Flash Briefing: ANC to force transparency on pay; Heineken-Distell takeover; legal action to eject Cubans

Listen on iTunes 

  • South Africa is finalising legislative changes that aim at narrowing the earnings gap between company executives and the lowest-paid workers, according to Trade and Industry Minister Ebrahim Patel. “A further amendment to company law is required to tackle the gross injustice of excessive pay,” Patel told lawmakers in his department’s budget vote speech on Tuesday. “A new bill that will be finalised within 60 days will require disclosure of wage differentials in companies, stronger governance on excessive director pay and enhanced transparency on ownership and financial records.” South Africa is one of the world’s most unequal nations, a legacy of the system of racial discrimination that disadvantaged the Black majority and ended in 1994. Chief executives and top lawyers can make in excess of R20m ($1.4m) a year, while the official minimum wage is just over R20 an hour.
  • Heineken NV, the world’s second-largest brewer, is in talks about a takeover of South African wine and spirits maker Distell Group, says Bloomberg. Heineken approached Distell about a possible acquisition of most of its business, the South African company said Tuesday, confirming an earlier Bloomberg News report. Distell is considering its options, spokesman Frank Ford said by phone. Distell shares jumped as much as 10%, hitting an intraday record. They were up 5.6% at 9:25am Tuesday in Johannesburg, giving the company a market capitalisation of R33.6bn ($2.4bn).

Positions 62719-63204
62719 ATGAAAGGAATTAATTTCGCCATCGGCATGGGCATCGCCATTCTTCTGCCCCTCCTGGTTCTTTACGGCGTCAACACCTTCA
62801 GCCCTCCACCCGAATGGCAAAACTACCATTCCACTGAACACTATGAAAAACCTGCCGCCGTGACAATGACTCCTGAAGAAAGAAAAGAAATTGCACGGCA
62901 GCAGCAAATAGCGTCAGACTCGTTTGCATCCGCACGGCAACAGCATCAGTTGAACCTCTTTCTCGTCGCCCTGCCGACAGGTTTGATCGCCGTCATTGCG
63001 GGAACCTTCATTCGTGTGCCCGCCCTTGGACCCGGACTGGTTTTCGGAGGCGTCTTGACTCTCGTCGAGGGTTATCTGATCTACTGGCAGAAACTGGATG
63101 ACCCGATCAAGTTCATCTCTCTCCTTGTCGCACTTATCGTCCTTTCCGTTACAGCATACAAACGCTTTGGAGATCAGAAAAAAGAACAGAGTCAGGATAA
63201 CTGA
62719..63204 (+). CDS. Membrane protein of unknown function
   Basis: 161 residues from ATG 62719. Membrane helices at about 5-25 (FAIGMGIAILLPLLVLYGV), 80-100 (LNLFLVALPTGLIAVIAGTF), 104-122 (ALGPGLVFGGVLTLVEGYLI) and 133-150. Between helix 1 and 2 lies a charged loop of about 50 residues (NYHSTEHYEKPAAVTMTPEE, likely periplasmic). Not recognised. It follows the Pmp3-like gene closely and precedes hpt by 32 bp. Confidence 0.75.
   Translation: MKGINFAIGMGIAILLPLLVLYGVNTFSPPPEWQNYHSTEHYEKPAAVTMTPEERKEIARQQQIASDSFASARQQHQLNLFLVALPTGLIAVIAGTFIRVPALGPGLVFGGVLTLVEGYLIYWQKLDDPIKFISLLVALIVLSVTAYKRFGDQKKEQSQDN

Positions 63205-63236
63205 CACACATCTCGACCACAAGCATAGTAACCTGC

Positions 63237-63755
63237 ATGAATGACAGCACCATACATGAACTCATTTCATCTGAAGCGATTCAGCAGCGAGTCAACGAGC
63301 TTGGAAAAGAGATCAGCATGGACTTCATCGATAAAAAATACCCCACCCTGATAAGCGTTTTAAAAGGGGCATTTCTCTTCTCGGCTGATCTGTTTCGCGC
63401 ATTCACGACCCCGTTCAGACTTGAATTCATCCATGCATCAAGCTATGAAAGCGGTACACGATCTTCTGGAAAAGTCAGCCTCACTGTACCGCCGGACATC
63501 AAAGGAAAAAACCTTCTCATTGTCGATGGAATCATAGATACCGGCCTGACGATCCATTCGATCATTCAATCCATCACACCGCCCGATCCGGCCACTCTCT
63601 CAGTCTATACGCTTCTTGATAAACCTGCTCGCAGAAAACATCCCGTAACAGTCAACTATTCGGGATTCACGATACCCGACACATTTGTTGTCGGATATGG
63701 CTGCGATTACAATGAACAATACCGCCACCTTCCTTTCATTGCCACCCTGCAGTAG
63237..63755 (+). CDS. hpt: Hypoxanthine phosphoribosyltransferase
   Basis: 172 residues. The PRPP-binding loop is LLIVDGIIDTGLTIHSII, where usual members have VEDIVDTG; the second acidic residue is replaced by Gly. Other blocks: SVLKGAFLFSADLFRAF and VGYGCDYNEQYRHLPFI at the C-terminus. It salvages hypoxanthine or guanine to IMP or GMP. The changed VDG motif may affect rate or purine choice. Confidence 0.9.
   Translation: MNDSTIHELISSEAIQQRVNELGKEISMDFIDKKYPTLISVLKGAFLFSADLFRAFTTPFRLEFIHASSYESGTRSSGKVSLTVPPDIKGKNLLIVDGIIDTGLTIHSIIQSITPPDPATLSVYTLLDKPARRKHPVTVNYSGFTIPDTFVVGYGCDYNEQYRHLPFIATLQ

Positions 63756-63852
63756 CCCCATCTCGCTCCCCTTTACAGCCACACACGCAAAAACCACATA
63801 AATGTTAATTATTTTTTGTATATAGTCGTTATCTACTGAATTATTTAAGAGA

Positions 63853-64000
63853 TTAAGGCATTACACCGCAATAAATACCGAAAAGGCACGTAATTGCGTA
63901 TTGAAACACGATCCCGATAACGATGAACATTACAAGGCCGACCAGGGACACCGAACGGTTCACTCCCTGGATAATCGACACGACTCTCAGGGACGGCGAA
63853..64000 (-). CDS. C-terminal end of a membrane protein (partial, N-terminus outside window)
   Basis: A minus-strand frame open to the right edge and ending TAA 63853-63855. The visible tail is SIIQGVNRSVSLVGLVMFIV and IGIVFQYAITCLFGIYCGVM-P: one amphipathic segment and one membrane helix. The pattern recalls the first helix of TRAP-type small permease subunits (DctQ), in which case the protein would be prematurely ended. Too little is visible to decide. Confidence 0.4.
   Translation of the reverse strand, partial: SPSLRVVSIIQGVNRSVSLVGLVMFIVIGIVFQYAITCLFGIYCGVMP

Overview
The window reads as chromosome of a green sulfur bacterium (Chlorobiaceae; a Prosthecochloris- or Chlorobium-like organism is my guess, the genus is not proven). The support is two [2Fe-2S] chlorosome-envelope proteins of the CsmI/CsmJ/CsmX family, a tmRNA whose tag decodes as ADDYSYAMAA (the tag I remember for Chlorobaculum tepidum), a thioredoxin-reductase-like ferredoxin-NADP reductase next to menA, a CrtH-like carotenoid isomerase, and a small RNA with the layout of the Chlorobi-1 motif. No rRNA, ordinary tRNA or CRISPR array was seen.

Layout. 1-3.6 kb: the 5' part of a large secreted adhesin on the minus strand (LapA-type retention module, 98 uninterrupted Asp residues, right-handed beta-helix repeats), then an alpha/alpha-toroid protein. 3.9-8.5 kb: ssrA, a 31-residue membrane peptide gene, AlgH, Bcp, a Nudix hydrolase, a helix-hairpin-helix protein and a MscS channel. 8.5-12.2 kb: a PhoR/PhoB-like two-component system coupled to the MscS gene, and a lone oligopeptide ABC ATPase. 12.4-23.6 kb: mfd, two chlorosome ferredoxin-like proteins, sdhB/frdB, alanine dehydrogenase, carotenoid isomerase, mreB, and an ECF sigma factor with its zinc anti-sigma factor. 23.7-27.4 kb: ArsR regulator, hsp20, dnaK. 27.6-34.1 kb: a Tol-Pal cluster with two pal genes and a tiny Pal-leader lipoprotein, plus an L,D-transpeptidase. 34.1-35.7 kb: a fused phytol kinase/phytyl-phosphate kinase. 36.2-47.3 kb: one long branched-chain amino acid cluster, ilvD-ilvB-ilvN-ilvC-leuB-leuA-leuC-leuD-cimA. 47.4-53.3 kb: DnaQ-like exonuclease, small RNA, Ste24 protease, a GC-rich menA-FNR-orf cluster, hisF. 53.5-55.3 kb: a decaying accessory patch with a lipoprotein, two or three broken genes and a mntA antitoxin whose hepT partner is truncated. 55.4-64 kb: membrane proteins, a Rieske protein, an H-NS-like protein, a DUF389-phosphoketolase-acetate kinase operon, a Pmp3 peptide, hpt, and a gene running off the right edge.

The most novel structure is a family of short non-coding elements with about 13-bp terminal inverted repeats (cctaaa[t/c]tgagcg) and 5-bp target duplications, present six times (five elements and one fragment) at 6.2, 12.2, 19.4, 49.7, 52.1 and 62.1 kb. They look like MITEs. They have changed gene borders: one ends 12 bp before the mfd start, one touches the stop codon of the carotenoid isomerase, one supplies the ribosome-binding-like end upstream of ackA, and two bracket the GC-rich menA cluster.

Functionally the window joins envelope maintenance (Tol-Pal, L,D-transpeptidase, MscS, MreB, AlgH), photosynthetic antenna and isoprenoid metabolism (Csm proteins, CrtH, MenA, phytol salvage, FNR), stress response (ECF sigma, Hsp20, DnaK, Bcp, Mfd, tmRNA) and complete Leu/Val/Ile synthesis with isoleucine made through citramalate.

• Labour union Solidarity has announced it will serve court papers on the Minister of Human Settlements, Water and Sanitation, Lindiwe Sisulu, over the use of Cuban engineers to help fix the country’s water crisis, reports MyBroadband.co.za. Solidarity said the legal process would be seeking the disclosure of information and an interdict to stop the deployment process of the Cuban engineers. It is also lodging an application for a review of the government’s decision. The announcement in April that 24 Cuban engineers had been called in to assist in fixing the country’s water crisis has been mired in controversy. The department said that the engineers would act as advisors at provincial and local levels across the country, and share their “vast skills in the areas of mechanical, electrical, and civil engineering, as well as project management”. It also revealed the project would cost R64m.
  • Namibia has banned all imports of poultry and poultry products from South Africa after further outbreaks of avian influenza were detected in the neighbouring country, the agriculture ministry said on Monday. Last month, Namibia suspended imports from one commercial egg-producing chicken farm in Ekurhuleni, east of Johannesburg, after the death of around 300 birds. The samples from the farm tested positive for the H5 strain, says Reuters. The southwest African nation extended the ban on poultry to all South African farms following an outbreak on a further eight farms.

(Visited 2,089 times, 1 visits today)